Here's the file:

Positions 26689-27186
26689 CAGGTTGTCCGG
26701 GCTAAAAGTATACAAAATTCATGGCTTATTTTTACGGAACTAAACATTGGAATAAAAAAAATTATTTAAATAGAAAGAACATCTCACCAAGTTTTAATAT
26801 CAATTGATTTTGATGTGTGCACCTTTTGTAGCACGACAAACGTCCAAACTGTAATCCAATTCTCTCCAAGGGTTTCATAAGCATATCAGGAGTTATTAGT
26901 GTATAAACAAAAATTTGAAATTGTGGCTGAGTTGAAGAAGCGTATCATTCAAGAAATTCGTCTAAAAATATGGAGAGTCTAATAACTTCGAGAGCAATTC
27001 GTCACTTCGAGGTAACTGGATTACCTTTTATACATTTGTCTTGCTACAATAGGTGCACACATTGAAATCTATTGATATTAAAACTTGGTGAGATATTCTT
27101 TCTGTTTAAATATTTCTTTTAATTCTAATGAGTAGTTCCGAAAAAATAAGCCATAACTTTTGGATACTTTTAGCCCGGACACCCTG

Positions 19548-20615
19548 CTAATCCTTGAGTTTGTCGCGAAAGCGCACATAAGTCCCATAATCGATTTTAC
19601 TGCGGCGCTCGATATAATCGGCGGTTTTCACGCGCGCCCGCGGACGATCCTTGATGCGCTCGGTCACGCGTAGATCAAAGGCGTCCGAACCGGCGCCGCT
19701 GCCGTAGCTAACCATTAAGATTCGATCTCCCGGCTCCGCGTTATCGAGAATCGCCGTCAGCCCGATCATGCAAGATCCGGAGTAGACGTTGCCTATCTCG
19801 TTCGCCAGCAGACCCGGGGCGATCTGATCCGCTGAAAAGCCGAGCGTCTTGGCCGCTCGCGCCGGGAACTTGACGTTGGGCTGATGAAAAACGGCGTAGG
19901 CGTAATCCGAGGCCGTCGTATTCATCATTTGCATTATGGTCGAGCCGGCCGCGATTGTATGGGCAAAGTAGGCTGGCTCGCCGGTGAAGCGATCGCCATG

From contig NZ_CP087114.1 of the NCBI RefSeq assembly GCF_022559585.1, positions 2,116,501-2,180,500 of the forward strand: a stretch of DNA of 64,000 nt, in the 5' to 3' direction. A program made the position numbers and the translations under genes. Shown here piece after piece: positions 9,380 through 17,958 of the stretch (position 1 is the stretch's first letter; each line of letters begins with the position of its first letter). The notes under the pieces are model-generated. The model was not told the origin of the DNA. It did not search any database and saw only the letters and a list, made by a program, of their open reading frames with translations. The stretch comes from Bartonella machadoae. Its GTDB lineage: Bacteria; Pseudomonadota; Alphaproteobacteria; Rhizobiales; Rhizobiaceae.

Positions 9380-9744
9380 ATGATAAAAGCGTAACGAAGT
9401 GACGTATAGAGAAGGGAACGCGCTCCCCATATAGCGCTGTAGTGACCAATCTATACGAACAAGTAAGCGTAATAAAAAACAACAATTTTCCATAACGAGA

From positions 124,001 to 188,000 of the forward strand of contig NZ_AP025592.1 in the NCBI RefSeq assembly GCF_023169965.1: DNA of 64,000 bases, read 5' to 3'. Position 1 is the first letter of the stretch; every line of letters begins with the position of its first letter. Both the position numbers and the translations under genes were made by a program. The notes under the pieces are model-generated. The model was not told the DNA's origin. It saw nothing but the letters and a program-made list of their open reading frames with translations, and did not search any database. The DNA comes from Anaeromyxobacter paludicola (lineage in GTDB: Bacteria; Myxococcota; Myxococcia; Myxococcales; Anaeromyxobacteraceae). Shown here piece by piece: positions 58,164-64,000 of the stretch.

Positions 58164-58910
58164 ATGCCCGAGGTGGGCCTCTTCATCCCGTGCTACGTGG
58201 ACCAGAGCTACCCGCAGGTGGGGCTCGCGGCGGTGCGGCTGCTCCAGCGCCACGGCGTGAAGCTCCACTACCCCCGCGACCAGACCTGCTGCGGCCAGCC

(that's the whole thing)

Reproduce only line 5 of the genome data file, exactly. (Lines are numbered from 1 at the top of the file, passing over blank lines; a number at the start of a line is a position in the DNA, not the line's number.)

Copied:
26901 GTATAAACAAAAATTTGAAATTGTGGCTGAGTTGAAGAAGCGTATCATTCAAGAAATTCGTCTAAAAATATGGAGAGTCTAATAACTTCGAGAGCAATTC